Saturday, 6 August 2011

The left and the corporate State


Briefly stated.

The left- and here I use the term to mean the mainstream left, for instance the Labour party, other Fabians, including some of the “harder left” varieties, arguably up to the Leninists, rather than any wider definition of the term- have long attempted to establish themselves as opponents of the corporate capitalist economy, and for equality, fairness, and so on. I think, on the other hand, they they are entirely characteristic of the corporate State, and are in fact allies of the conservatives that they despise so much, the political expediency of maintaining an appearance of hostility notwithstanding.

There are a number of features of the modern economy that act as the basis for ensuring that there are a certain few who always come out on top- those in political power, and those lucky enough to be in the corporate elite. They’re effectively a modernised and expanded version of what Benjamin Tucker called the four monopolies.

Firstly, the money monopoly. That is, the ability of the State to declare only their form of credit as legally acceptable. Excepting those who seek the abolition of money entirely, the left have no intentions of removing this fundamental barrier of free exchange, and in fact go to great lengths to defend it. Although I am no fan of the gold standard, their reluctance to even tolerate any releasing of the control of money from State hands demonstrates just how committed they are to State monopoly on credit.

Secondly, Tucker listed “the land monopoly”- the issuing of absentee rights to land. Not to mention the vast closing off of previously public lands in the enclosure- and so on. This is one area where the left almost begin to make some sort of progress towards libertarian values, in their slightly-less-than-the-right-has levels of tolerance for private ownership of land. But, they more often than not end up going entirely the wrong way in defending the “nationalisation” of land, rather than genuine public ownership. They thus reinforce and maintain the legal privileges that prevent people from obtaining the land necessary to provide for themselves, be it through farming, businesses, or whatever.

Third on Tucker’s list was the tariff; I’m going to extend this to not just economic protectionism, but regulatory cartelization, in the Rothbardian style. The Left have bought into the “virtues” of this process hook, line, and sinker; do you know of any other force in mainstream politics more in favour of the constant regulation, and re-regulation of industry in all its forms? The left believes strongly in a benevolent regulatory state. The right does too, free market rhetoric aside- in fact, the right commits all these sins as well- but we already knew the conservative right were shills for the corporate State. The result of the regulatory State we are so indebted to the left for creating is an economy in which entering into business for oneself is much harder, or more expensive, or in need of licenses etc than they would be in a freed market. As such, most people have little choice but to turn to (I apologise to my Misesian friends for using the term as a pejorative here) a capitalist for work- made all the more harder, of course, by the State’s monopoly credit.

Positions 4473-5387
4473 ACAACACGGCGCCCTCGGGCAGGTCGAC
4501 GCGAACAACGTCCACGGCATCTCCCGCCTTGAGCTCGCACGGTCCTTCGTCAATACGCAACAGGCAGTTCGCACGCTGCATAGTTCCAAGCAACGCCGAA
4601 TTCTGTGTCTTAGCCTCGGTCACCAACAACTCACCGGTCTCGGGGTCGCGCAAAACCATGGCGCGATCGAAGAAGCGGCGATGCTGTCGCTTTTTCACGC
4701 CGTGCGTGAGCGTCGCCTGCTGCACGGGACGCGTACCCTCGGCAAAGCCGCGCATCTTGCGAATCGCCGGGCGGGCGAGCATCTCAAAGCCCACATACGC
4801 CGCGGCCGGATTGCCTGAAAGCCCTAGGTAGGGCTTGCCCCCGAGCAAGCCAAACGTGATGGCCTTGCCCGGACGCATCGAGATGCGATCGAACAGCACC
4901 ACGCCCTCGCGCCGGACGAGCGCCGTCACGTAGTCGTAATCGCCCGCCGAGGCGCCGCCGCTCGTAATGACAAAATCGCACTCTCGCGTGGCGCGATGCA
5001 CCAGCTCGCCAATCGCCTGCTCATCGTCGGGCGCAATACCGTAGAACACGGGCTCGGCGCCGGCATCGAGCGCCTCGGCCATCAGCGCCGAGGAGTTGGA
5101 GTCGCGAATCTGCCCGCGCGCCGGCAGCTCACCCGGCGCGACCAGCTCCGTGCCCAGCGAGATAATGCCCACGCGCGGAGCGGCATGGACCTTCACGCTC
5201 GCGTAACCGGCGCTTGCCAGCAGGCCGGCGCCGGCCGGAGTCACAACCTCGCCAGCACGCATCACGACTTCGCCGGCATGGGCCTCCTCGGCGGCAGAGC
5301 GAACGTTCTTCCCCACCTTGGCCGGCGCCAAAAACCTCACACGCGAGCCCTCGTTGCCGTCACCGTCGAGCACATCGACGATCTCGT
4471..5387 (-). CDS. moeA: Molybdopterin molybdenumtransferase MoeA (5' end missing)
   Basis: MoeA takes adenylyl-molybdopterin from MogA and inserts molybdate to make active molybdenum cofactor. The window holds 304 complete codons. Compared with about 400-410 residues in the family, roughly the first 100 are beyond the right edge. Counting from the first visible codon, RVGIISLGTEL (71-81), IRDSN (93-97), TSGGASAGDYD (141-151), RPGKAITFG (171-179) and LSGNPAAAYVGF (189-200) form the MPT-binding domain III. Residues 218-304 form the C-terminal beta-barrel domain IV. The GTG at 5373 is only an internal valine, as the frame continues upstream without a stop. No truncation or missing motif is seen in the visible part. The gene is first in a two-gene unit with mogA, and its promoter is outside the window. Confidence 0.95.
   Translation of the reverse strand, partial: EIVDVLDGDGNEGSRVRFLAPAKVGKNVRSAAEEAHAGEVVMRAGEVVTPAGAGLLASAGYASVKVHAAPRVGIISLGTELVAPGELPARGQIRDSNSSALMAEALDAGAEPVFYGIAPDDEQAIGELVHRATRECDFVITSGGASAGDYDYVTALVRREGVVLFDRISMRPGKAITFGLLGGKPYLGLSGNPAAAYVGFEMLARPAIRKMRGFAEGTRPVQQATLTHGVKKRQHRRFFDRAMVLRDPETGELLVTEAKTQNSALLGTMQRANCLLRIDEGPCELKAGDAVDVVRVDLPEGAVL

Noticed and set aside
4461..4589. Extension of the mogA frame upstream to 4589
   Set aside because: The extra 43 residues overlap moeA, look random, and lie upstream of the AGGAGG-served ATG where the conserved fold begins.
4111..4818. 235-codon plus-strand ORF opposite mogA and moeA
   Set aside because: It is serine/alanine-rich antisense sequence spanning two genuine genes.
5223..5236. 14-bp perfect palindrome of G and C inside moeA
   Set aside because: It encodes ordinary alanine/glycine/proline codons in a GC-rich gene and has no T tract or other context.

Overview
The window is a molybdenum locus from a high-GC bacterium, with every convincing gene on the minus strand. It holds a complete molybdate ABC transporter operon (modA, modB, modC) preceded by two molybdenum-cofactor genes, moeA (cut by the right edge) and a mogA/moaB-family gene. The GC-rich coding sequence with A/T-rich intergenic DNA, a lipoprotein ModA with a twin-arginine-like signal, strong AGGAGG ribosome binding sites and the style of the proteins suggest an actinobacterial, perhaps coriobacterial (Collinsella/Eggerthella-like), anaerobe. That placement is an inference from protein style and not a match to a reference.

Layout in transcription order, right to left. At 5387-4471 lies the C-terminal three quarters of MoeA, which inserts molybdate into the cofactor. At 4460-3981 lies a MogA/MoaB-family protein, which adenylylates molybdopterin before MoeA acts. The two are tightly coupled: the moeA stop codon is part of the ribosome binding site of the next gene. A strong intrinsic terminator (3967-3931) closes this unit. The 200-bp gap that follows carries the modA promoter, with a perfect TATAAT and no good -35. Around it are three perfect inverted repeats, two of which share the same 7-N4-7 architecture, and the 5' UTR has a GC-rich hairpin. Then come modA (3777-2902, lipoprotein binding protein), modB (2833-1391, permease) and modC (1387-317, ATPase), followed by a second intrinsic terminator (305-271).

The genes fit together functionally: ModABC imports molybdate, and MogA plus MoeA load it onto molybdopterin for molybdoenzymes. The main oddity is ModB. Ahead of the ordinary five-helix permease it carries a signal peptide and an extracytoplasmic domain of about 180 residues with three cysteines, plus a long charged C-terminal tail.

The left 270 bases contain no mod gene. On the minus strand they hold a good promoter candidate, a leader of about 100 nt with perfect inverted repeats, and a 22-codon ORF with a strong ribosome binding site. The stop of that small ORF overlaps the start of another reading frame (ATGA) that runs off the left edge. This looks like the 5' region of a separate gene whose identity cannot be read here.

The last monopoly that Tucker wrote about was the patent monopoly. I extend this to include copyright also, and to a degree, trade secrets legislation, trademarks, etc. Although the damaging effects of the IP regime have been well documented, and not just by the wider libertarian movement (although we do it superbly), I have yet to see from the mainstream left a credible opposition to the intellectual property regime. After all, the Digital Economy Act was debated and given royal assent while we were still under a Labour government. The left have no answer to the subtle regulatory and inhibitive effects of the IP regime, and are in fact entirely on the side of the “Copyright fascists”.

Tucker did not write about the effects of transport cost subsidies. Carson, however has, and I agree with him that the effective subsidising of transportation costs makes “big box” retailers artificially more economical than local business. Not that roads are bad; but they should be paid for by those who use them- meaning Tesco, Wal Mart, etc, should, were there any justice in the world, be receiving some quite large bills for unpaid damage to “public” roads. Again- the mainstream left remain silent, preferring to allow the already entrenched advantages to continue unabated.

The obvious common theme in all five of these is that the left have no solution to them. They either disregard, or actively support- or, worse, are the biggest advocates of- the foundations of the corporate economy, which in their minds they are the opponent of. Despite this, they aren’t allowing themselves to see the sheer reckless stupidity of maintaining a Status Quo so firmly against their adopted values, instead opting to become the vanguards of the very thing most of them probably entered politics hoping to change.

Most people have some internal contradictions in their world view, simply because it’s near impossible to keep track of one’s on views on everything. The modern left, however, are one of the few ideologies I know of which attempts to base its entire world view on both eating their cake and having it too.

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